Take the Niger-Delta for example. Would I despoil and degrade my ancestral home to the extent the militants have done to score a political point? Would I declare my home a theatre of war and poverty because of ‘two fighting?’ In other words, is the destruction of land, sea and air and the incapacitation of economic activities of Niger-Delta by Niger-Deltans themselves a show of love for their land and people? And where do we situate the elders of the oil producing communities who have looked the other way because of their greed? Violence always seems the easier option to dialogue; but it is often the one with the greater casualty.

And while still on violence, the incessant, uncontrollable fighting between neighbours in Southern Kaduna gives one cause for concern. This fight to finish; this decision to have it all or destroy it all will lead to no winners at the end of the day. Sadly, there is no King Solomon in the place to show them the folly of their collective actions and test the genuineness of their love for the land they are killing and dying for.

And no elders who can rise above the fray. Also sad is the fact that many of those who have governed the State—military or civilians—are Lilliputians. Small men who can’t think beyond their noses and I don’t necessary mean that literally. The situation in Kaduna is a failure of leadership—State, Zonal, National and religious.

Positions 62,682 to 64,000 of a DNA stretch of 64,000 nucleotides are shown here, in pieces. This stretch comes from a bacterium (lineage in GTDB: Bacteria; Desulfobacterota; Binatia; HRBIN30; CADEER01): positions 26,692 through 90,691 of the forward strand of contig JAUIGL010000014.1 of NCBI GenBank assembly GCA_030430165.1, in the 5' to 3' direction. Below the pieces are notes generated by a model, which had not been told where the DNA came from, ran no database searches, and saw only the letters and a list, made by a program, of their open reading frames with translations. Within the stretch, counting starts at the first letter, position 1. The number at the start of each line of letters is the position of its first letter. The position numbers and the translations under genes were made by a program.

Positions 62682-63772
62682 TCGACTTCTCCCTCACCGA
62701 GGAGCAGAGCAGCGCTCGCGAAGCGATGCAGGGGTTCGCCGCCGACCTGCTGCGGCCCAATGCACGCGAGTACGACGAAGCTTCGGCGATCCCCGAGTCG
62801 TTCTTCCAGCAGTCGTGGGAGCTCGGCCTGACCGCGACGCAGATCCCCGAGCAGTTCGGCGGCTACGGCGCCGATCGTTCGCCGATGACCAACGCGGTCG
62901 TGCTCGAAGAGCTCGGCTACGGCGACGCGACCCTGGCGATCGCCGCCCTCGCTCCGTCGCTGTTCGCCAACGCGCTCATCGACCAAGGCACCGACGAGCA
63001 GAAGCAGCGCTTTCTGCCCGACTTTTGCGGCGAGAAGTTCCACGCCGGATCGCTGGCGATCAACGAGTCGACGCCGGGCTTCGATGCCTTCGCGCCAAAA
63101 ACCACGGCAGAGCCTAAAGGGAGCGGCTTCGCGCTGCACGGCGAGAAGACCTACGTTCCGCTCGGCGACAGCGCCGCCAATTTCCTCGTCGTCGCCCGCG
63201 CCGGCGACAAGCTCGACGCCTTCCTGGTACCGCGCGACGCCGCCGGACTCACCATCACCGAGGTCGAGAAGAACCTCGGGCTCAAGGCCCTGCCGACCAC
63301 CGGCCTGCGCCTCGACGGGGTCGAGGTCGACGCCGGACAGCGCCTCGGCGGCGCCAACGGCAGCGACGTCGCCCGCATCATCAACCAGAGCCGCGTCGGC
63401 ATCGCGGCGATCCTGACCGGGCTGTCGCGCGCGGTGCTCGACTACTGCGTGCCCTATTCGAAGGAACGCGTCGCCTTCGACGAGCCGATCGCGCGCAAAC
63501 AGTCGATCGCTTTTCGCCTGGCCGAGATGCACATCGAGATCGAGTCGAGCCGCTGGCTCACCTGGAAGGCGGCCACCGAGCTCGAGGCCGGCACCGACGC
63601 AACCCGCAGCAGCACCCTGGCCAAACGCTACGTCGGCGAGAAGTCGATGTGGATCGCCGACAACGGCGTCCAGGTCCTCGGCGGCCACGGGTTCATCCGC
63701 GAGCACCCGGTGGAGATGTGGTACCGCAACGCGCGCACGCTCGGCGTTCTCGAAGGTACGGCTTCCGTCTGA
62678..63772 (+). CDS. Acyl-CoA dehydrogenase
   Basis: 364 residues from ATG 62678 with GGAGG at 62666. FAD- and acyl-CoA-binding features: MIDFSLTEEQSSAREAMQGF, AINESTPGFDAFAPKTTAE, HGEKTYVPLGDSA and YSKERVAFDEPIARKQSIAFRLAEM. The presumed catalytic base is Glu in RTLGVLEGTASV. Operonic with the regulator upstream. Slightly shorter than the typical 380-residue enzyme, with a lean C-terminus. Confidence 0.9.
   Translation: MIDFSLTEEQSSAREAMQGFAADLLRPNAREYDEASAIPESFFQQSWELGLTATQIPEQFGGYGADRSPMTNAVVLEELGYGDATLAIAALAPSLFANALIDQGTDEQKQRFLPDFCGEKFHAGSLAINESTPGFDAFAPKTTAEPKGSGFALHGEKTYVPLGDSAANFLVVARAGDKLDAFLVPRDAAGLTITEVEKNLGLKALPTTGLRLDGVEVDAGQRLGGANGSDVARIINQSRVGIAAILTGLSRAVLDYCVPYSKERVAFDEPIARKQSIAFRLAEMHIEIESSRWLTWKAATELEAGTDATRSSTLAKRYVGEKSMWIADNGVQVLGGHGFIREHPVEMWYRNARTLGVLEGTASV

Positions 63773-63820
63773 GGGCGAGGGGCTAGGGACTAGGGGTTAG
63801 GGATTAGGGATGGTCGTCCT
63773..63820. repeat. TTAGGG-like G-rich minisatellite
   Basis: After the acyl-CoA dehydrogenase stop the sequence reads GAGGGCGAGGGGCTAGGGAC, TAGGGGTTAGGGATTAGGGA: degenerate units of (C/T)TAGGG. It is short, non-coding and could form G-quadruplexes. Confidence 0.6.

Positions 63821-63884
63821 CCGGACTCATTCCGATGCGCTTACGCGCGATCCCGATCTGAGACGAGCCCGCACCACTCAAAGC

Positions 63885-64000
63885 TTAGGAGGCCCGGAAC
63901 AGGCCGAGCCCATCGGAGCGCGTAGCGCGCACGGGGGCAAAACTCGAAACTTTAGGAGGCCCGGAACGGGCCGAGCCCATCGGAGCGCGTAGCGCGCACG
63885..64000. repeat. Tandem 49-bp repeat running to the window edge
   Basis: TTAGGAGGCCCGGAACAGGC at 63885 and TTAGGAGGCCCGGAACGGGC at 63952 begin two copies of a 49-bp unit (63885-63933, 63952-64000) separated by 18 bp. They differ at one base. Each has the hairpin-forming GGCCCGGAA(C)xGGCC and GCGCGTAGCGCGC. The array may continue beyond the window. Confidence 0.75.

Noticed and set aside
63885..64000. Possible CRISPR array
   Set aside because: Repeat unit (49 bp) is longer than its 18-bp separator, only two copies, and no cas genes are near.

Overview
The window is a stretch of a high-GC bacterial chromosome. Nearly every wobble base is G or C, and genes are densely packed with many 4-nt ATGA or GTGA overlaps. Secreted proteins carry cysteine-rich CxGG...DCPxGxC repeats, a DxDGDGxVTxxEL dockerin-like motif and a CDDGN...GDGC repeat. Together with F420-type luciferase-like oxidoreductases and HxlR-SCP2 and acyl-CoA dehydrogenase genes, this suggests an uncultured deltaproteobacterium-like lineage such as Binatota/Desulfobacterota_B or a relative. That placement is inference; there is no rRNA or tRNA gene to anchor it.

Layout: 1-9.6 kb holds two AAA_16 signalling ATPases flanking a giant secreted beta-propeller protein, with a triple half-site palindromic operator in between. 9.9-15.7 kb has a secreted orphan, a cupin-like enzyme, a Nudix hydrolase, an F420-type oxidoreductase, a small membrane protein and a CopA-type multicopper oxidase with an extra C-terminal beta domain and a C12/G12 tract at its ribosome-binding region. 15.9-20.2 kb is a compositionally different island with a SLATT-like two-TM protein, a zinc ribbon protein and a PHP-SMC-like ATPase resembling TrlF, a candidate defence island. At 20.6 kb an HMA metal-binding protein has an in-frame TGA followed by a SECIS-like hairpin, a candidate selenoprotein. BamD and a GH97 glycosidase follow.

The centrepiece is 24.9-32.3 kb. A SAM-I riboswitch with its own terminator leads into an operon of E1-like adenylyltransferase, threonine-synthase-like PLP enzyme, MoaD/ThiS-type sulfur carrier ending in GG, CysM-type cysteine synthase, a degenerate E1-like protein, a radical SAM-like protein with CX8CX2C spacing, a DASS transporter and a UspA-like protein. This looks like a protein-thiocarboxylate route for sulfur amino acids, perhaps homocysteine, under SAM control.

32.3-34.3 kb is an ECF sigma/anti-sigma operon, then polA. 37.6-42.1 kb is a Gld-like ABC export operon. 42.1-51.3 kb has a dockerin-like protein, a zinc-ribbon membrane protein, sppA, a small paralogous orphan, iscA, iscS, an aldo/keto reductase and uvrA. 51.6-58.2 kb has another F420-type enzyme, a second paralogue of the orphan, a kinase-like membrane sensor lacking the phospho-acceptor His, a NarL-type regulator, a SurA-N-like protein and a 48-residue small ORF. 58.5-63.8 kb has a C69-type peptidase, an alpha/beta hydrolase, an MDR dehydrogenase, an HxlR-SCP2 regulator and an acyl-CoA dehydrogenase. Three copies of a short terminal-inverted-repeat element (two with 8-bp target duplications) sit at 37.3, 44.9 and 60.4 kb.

Modu Sheriff and Makarfi need to shelve their swords and embrace dialogue in the interest of the party. Is time for both of them to step down if they truly care about the survival of PDP. When I was young, the term ‘two fighting’ was usually used to refer to kids who fought over something so trivial that they often forgot what it was. It was not a term we used for adults. The leaders of these two factions must therefore stop this ‘two fighting’ and grow up.